According to a 2023 study in Springer Nature, treating PGAD often involves a combination of psychological approaches to help people manage their symptoms and improve their overall well-being. However, these treatments are not about making the physical sensations disappear, but rather helping people cope better. The combined approaches include psychoeducation, cognitive behavioral therapy (CBT), mindfulness-based therapy, dialectical behavior therapy (DBT), and distress tolerance TIPP skills. When it comes to psychoeducation, a strategy called the Fear-Avoidance Model suggests that if people see their symptoms as threatening, it may lead to catastrophizing, avoidance, and hypervigilance. This, in turn, can lead to more anxiety, sadness, and a lower quality of life. The Fear-Avoidance Model tries to reduce the fear and worry about PGAD, making it easier to manage the symptoms and recover. Meanwhile, CBT has been helpful for other sexual problems; it helps people challenge negative beliefs about PGAD and try new ways of thinking.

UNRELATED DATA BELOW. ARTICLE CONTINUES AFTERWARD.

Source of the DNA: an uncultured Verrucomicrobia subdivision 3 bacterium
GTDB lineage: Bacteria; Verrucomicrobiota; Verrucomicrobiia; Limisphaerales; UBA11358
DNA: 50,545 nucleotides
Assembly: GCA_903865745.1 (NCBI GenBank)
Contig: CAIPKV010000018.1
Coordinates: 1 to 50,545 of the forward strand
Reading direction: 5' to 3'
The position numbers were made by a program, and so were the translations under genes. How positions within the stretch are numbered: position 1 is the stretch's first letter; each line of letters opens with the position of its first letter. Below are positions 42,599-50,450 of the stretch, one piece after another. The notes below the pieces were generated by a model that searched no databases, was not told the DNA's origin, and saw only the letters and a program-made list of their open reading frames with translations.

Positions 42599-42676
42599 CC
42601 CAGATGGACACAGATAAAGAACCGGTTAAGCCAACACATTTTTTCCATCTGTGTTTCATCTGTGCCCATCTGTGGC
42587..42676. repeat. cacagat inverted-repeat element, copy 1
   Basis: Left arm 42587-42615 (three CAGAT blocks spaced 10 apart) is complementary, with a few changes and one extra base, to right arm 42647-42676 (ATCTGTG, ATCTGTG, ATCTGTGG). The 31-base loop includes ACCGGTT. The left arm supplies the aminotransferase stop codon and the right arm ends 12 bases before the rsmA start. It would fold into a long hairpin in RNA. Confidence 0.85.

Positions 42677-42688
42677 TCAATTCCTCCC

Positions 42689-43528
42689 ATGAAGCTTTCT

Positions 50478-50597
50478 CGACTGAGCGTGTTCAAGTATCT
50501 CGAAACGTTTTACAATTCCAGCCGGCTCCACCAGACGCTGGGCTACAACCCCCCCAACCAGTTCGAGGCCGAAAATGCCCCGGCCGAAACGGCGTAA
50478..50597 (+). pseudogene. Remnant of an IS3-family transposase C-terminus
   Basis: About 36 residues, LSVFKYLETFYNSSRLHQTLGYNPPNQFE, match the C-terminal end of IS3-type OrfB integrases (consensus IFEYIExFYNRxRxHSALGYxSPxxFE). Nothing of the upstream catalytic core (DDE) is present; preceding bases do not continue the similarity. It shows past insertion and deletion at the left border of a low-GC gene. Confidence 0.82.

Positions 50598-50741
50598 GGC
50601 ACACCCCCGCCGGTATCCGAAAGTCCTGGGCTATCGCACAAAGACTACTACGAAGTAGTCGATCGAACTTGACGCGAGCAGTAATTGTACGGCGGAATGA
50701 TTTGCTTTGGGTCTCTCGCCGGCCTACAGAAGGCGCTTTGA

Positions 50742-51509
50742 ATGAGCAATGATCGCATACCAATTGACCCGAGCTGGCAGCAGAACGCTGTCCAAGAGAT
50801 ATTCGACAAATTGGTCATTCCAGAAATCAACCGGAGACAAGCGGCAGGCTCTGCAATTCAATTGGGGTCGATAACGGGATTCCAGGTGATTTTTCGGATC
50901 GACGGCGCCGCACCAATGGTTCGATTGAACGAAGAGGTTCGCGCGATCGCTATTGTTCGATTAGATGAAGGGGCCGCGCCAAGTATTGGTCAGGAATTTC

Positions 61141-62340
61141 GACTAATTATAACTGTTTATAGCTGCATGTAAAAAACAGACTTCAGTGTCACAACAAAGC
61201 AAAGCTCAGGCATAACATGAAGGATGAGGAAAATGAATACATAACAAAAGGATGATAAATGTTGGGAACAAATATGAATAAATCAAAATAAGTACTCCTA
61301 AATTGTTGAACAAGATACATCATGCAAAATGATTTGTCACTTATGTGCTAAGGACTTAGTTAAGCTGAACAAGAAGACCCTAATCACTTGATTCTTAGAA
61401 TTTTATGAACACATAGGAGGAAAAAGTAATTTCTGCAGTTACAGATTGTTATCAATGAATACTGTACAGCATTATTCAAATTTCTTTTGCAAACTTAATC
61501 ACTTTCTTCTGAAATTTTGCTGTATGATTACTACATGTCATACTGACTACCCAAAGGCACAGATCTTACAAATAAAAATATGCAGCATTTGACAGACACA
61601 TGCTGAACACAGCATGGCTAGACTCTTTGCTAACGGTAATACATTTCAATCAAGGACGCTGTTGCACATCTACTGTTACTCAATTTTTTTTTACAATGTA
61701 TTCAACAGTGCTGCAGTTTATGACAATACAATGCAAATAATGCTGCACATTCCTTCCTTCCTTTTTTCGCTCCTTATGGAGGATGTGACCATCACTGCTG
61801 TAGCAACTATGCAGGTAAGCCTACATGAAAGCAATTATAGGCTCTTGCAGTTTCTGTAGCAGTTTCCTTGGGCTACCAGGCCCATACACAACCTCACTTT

Regarding mindfulness-based therapy, it is said to be helpful for women with sexual problems, anxiety, and sadness by reducing pain catastrophizing and stress levels. In contrast, DBT is often used for people with intense emotions and difficulties managing distress; it has been shown to help with chronic pain, which is often the case with PGAD. Lastly, distress tolerance TIPP skills help manage extreme arousal, which can be a big challenge with PGAD. TIPP stands for temperature (such as ice baths), intense exercise, paced breathing, and paired muscle relaxation, which can help individuals cool down and relax when feeling overwhelmed by arousal.